• Go to bed and wake up at the same time each day

Improving your diet

A cornerstone of biohacking is improving your diet. You can take all the supplements you want but it won’t make up for a shoddy or harmful diet.

Many well known biohackers and those in the health optimisation space advocate for diet as the main pillar in their systems. Some example diets to consider are below.

  • The paleo diet. The paleo or paleolithic diet limits foods to those available during ancestral times. Respected author and blogger Robb Wolf claims the paleo diet is the healthiest way to eat and has a great introductory guide to a healthy paleo diet which include diverse proteins, fruits and vegetables and healthy fats. 
  • The primal diet. Similar to the paleo diet, the primal diet was popularised by author and blogger Mark Sisson and is built on the foundations of not eating grains, industrial seed oils or added sugars. It’s part of the Primal Blueprint, Sisson’s plan for living a healthier life. 
  • The ketogenic diet. The ketogenic or keto diet is a diet low in carbs and high in fat. There’s emerging evidence that the diet can help with weight loss, diabetes, epilepsy and a range of other illnesses
  • The Bulletproof Diet. This is a cyclical ketogenic diet created by Dave Asprey. A cyclical ketogenic diet means you’ll eat a ketogenic diet for 5 – 6 days and then have one day where you “refeed” on a higher amount of carbs than usually allowed on the keto diet. You can read an evidence-based review of it on Healthline.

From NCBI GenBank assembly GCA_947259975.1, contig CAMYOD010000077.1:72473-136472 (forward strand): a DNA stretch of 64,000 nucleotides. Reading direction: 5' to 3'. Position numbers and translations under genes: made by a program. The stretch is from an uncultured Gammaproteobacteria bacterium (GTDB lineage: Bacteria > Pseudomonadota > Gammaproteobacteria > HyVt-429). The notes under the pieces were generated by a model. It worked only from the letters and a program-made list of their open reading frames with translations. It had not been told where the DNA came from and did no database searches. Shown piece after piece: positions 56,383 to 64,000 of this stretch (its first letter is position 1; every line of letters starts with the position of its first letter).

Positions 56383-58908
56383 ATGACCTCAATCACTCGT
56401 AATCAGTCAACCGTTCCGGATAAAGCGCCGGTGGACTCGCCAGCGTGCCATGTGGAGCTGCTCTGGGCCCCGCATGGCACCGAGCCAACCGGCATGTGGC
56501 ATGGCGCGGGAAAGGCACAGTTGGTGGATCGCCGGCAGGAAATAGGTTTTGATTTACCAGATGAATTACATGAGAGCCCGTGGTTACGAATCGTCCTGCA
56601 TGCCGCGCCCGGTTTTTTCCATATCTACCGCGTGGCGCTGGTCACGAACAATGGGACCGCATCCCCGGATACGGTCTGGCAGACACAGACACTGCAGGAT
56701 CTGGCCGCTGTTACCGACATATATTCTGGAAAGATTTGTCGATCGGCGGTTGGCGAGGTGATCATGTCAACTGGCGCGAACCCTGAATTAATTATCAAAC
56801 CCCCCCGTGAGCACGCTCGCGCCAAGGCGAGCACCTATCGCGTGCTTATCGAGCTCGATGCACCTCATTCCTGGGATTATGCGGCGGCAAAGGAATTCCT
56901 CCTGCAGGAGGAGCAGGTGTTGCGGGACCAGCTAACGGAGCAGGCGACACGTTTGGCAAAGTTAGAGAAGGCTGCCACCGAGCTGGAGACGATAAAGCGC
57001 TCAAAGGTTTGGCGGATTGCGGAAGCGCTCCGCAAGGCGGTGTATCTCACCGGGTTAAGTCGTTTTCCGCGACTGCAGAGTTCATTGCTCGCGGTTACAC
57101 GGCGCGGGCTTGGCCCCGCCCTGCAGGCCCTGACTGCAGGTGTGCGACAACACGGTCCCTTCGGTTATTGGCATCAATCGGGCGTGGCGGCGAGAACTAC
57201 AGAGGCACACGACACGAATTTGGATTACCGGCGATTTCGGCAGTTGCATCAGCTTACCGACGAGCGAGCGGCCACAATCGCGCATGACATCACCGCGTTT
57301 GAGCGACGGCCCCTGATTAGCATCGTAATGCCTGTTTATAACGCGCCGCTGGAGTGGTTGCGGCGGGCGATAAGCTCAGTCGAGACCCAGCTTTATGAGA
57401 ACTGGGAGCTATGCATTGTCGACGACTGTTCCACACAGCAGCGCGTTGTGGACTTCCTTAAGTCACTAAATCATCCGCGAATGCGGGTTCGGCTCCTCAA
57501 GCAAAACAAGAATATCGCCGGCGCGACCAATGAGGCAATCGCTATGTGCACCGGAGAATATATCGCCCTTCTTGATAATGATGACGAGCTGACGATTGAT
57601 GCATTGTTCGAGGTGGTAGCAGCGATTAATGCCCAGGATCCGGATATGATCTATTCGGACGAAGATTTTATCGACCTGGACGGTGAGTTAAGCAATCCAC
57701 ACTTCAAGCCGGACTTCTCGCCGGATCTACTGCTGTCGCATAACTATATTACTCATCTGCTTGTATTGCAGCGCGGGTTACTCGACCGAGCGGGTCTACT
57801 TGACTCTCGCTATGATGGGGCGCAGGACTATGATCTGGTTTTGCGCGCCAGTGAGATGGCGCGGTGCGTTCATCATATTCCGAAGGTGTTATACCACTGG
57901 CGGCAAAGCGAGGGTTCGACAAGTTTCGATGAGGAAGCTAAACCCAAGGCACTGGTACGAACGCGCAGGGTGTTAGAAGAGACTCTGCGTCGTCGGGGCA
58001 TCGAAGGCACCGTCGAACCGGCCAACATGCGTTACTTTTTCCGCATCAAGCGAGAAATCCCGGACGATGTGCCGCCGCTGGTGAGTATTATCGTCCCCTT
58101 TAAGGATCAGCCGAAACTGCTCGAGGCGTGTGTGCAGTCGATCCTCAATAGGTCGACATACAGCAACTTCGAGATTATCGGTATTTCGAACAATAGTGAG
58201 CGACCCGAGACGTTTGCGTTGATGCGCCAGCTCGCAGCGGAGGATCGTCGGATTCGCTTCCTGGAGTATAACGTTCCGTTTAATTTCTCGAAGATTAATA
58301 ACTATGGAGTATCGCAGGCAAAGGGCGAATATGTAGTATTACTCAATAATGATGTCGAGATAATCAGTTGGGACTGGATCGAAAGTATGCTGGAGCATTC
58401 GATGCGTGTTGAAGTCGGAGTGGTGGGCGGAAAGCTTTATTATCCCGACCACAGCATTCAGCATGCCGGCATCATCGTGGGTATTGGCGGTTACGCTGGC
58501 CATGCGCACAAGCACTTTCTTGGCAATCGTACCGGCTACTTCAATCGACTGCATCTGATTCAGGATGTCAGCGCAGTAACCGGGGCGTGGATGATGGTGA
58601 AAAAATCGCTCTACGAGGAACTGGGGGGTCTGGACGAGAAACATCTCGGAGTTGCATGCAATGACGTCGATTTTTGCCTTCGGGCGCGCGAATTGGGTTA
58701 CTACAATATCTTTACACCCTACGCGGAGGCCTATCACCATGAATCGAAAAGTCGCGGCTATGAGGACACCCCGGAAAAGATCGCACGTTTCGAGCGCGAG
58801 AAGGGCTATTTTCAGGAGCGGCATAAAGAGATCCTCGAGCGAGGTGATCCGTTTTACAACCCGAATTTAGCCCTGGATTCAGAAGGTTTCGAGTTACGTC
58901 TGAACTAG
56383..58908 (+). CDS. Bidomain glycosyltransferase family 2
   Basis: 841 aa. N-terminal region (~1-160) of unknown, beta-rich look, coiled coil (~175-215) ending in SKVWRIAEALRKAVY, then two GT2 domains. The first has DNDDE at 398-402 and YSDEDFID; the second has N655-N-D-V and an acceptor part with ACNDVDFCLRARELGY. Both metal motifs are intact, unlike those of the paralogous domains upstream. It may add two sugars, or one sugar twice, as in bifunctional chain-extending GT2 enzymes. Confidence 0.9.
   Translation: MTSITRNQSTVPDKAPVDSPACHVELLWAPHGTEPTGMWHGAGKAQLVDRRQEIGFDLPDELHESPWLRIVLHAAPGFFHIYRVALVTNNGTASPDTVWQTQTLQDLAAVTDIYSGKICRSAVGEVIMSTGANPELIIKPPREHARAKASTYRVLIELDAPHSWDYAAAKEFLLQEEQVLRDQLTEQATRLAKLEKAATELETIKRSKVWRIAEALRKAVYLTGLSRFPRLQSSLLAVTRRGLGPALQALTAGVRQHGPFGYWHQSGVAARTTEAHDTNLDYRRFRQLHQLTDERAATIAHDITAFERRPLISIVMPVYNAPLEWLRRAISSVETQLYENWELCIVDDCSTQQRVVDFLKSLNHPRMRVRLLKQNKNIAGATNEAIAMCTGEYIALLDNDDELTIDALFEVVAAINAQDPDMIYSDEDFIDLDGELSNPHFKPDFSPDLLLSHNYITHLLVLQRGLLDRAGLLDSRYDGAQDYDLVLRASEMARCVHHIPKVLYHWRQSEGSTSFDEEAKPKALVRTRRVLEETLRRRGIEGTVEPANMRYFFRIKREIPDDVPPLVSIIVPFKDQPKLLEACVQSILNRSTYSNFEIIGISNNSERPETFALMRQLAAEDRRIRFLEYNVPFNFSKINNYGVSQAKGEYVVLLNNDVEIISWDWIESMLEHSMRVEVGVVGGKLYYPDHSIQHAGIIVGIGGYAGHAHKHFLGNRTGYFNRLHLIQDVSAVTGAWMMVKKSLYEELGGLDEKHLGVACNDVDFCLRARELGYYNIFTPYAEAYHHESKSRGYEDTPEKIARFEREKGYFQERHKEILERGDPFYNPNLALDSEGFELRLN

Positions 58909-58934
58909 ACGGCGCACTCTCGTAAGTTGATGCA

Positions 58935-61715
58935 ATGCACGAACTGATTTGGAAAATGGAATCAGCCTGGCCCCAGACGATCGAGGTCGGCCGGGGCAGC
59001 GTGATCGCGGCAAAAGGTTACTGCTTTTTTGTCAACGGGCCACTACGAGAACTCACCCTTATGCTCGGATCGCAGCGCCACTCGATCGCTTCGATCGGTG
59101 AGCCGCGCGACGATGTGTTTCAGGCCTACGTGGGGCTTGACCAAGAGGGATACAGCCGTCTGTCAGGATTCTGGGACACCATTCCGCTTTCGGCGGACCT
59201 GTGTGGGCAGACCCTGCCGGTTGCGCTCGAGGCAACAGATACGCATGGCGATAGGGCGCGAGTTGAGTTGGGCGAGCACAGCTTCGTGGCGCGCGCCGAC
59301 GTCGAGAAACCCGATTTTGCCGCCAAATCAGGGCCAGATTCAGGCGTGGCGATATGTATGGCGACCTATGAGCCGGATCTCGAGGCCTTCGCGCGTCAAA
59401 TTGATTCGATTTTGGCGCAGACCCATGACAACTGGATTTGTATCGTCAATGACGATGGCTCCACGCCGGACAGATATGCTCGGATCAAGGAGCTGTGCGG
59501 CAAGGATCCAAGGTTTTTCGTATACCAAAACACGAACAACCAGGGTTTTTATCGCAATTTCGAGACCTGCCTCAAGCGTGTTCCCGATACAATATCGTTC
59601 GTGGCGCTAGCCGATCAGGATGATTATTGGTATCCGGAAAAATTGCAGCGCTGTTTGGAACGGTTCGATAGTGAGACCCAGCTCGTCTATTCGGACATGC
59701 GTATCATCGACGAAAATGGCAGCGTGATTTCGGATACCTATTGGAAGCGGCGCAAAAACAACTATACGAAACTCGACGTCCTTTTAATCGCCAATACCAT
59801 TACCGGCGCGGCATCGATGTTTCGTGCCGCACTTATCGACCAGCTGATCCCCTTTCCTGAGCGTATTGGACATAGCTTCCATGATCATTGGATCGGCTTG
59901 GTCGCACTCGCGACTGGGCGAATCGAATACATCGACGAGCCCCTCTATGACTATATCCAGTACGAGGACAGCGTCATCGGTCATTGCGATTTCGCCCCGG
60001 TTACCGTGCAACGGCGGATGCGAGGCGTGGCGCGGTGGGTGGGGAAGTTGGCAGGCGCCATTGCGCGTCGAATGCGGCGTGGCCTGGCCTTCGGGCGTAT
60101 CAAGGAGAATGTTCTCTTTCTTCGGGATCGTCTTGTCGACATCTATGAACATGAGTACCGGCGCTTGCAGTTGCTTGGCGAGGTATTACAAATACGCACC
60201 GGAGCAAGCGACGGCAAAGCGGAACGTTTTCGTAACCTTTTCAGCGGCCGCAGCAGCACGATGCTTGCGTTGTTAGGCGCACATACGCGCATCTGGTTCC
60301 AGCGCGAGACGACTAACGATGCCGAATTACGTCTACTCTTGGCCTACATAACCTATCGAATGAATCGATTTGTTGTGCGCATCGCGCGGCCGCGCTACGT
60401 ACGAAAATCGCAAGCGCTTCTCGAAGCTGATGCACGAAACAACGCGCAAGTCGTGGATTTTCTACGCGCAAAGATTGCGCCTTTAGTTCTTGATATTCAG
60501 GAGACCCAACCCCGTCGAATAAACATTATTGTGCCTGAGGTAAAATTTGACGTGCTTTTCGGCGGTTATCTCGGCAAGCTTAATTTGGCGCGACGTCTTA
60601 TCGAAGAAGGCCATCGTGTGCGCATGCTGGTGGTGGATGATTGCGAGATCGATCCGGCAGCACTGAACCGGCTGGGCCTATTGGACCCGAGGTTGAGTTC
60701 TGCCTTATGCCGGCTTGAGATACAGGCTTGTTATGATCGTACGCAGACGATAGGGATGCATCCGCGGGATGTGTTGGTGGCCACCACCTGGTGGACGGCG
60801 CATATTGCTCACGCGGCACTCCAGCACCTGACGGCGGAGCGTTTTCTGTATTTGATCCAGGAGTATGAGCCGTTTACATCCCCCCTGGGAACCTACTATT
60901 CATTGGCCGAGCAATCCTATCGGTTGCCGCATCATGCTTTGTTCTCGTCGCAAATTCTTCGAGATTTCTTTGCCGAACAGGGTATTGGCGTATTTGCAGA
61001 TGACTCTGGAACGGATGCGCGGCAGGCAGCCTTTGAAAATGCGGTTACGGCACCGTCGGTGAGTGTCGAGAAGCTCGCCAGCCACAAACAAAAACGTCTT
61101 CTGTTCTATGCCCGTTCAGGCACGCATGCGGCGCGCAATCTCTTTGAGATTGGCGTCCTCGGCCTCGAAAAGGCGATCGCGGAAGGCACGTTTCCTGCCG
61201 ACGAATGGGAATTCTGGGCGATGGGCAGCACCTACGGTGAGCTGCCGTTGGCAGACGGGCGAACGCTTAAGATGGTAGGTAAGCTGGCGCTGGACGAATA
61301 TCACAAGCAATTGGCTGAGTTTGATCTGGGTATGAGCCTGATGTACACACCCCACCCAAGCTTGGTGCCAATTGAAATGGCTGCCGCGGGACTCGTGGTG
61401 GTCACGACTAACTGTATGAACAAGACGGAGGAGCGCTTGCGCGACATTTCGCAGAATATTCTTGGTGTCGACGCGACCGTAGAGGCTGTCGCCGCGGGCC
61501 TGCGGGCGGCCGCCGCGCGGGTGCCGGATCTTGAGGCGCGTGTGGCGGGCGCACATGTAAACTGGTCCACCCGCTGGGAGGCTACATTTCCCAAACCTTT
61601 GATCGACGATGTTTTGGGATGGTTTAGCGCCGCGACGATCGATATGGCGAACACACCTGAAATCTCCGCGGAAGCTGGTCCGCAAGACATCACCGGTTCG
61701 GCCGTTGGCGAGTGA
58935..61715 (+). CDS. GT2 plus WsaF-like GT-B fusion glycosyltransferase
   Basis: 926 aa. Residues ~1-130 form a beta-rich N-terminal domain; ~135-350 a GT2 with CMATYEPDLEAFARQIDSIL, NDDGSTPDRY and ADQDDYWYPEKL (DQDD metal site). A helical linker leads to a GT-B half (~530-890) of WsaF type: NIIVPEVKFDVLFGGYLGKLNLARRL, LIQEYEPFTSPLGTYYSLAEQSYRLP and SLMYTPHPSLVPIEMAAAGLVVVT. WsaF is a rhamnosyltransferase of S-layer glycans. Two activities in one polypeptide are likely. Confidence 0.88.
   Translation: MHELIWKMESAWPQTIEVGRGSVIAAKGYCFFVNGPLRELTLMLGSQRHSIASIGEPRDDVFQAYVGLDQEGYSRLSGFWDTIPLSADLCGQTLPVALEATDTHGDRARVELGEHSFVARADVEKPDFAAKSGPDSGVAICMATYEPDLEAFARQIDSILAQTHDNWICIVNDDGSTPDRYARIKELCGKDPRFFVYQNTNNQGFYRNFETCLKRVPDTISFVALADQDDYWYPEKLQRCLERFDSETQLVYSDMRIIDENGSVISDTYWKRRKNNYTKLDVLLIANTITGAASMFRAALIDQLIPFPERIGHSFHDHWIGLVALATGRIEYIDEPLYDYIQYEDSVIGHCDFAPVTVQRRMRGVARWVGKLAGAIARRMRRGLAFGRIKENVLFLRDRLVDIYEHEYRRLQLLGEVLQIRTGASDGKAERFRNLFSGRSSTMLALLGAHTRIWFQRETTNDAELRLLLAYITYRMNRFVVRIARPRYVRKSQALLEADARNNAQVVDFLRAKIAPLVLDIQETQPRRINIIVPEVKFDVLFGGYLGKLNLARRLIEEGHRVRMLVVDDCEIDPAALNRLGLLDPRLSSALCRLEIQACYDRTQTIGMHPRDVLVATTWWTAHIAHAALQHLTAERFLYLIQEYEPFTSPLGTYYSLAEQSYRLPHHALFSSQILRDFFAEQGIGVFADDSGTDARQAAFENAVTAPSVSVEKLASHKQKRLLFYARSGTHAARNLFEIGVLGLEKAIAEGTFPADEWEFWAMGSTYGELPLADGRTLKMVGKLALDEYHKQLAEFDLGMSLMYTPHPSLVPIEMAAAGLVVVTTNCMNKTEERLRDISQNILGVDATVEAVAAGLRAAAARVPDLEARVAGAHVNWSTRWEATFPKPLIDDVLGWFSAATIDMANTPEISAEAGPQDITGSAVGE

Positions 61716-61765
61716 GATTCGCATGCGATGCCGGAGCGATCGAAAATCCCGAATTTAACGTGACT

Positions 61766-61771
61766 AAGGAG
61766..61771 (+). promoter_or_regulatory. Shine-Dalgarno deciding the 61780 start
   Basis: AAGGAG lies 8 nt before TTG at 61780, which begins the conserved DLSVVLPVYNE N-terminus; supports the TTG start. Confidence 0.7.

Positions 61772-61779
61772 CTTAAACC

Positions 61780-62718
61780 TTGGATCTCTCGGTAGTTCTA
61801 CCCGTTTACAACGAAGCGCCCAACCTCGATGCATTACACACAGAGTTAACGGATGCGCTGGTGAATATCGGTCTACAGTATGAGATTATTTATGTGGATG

• The longevity diet. The longevity diet is the result of Dr Valter Longo’s research into blue zone diets, epidemiology, clinical studies and juventology to discover what he thinks is the optimal diet for long life. It’s a mostly vegan diet with small amounts of protein from fish. It’s also low in sugar, includes good fats and nuts, and confines eating to a 12 hour period. 
Eating better doesn’t need to be boring – this is a delicious sashimi salad from Fishbowl


Fasting goes hand-in-hand with diet improvements as another common hack that biohackers use. According to the excellent book The Complete Guide to Fasting by Dr. Jason Fung and Jimmy Moore (which I highly recommend reading before you start fasting), fasting can have the following benefits:

  • Weight and body fat loss
  • Increased insulin sensitivity
  • Improved mental clarity
  • Increased energy
  • Lower cholesterol
  • Improved fat burning

Below are some popular fasting protocols to consider:

  • Intermittent fasting. This refers to regular fasting periods between eating. The intervals of time you might fast can vary significantly. Some might opt to fast each day for a certain portion of the day, such as a 16 hour fast where you stop eating at 8pm and don’t eat again until lunchtime the next day. Others choose to fast for a whole 24 hours one day per week. Healthline has a great article about intermittent fasting.